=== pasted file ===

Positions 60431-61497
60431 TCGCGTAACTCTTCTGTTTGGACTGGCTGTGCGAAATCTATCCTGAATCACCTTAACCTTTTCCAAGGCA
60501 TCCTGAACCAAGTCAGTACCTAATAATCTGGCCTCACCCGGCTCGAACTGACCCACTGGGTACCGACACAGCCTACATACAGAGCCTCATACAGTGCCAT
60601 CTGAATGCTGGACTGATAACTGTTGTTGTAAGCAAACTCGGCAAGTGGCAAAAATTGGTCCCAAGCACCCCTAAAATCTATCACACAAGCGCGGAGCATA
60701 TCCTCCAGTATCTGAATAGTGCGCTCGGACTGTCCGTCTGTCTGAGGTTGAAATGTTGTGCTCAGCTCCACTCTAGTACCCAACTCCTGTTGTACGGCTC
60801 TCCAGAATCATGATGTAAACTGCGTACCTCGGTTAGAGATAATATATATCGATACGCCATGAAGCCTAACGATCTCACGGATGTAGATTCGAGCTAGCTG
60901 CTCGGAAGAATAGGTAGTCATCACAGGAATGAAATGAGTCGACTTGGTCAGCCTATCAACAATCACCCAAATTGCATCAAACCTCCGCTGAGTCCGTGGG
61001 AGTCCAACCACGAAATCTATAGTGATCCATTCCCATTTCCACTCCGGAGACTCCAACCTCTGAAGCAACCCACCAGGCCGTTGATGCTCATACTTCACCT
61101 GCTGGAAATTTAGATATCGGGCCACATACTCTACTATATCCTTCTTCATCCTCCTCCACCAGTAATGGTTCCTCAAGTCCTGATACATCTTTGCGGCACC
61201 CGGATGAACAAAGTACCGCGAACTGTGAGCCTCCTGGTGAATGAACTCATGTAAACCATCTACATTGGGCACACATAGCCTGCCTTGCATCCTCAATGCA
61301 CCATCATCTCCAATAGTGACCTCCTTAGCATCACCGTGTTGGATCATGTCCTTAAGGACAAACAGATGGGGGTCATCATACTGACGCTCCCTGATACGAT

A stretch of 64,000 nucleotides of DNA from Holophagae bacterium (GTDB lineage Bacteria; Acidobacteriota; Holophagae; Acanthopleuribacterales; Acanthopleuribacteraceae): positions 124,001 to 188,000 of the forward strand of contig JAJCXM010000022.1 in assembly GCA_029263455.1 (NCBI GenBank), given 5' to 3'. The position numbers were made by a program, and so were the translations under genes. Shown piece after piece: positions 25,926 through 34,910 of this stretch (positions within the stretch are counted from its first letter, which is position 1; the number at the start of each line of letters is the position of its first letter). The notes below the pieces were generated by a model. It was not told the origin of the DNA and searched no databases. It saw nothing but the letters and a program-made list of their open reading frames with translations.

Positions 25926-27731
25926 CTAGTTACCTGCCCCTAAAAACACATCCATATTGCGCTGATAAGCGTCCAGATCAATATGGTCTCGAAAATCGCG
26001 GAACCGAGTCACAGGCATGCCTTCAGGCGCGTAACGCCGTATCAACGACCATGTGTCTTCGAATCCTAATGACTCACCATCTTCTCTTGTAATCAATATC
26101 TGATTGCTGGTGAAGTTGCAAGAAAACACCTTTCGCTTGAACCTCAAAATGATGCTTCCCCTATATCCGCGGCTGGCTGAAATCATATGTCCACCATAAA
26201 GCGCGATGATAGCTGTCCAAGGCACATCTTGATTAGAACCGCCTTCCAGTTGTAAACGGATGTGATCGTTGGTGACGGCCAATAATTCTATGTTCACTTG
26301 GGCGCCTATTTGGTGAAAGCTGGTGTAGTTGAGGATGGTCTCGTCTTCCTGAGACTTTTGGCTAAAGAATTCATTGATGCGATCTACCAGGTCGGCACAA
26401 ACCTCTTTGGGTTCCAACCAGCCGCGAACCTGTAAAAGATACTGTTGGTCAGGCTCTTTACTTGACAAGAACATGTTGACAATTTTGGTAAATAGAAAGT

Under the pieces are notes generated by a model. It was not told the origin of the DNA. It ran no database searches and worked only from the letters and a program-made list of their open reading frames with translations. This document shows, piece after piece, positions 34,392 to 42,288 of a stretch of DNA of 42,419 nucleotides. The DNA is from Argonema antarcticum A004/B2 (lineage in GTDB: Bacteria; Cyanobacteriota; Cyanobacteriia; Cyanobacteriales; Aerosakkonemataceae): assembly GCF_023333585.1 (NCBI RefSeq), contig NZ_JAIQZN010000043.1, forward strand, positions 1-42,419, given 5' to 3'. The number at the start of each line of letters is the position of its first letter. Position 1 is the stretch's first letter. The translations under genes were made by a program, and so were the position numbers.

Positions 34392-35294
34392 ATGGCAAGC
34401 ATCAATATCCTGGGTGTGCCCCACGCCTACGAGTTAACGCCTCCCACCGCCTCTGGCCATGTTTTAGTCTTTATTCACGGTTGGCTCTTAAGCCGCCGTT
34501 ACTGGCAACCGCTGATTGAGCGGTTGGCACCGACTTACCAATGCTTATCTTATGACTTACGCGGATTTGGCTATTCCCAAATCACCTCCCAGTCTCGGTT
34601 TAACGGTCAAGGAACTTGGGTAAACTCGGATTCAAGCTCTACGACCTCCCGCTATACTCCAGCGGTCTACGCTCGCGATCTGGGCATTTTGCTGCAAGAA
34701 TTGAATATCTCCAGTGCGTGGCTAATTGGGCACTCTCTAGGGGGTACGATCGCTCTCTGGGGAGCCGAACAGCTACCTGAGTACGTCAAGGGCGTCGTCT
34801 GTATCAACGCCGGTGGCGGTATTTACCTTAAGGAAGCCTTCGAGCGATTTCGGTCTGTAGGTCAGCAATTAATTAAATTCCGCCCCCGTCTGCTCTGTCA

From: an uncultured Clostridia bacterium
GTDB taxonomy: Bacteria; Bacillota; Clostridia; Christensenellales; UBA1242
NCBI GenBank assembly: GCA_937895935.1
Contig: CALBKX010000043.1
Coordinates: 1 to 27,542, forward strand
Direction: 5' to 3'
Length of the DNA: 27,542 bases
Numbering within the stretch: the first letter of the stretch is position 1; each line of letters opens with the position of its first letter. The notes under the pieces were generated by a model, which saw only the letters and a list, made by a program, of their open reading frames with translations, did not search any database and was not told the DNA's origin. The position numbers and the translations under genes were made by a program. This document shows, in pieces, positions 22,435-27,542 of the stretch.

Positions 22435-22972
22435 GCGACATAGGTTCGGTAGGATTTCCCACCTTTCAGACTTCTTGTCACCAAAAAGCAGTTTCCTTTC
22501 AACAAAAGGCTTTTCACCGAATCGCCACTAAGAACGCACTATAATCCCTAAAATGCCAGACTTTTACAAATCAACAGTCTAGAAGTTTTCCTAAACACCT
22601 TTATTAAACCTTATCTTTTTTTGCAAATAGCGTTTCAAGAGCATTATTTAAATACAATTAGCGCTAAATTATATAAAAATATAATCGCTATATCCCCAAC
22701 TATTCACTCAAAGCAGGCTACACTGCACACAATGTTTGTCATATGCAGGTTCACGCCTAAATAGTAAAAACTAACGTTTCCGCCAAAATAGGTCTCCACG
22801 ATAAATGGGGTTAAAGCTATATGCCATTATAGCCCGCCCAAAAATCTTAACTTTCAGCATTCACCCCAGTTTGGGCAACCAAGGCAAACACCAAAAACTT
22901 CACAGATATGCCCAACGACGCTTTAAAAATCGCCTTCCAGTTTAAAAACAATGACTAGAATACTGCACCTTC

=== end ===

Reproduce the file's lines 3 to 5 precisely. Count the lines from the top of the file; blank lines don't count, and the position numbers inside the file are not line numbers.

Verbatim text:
60501 TCCTGAACCAAGTCAGTACCTAATAATCTGGCCTCACCCGGCTCGAACTGACCCACTGGGTACCGACACAGCCTACATACAGAGCCTCATACAGTGCCAT
60601 CTGAATGCTGGACTGATAACTGTTGTTGTAAGCAAACTCGGCAAGTGGCAAAAATTGGTCCCAAGCACCCCTAAAATCTATCACACAAGCGCGGAGCATA
60701 TCCTCCAGTATCTGAATAGTGCGCTCGGACTGTCCGTCTGTCTGAGGTTGAAATGTTGTGCTCAGCTCCACTCTAGTACCCAACTCCTGTTGTACGGCTC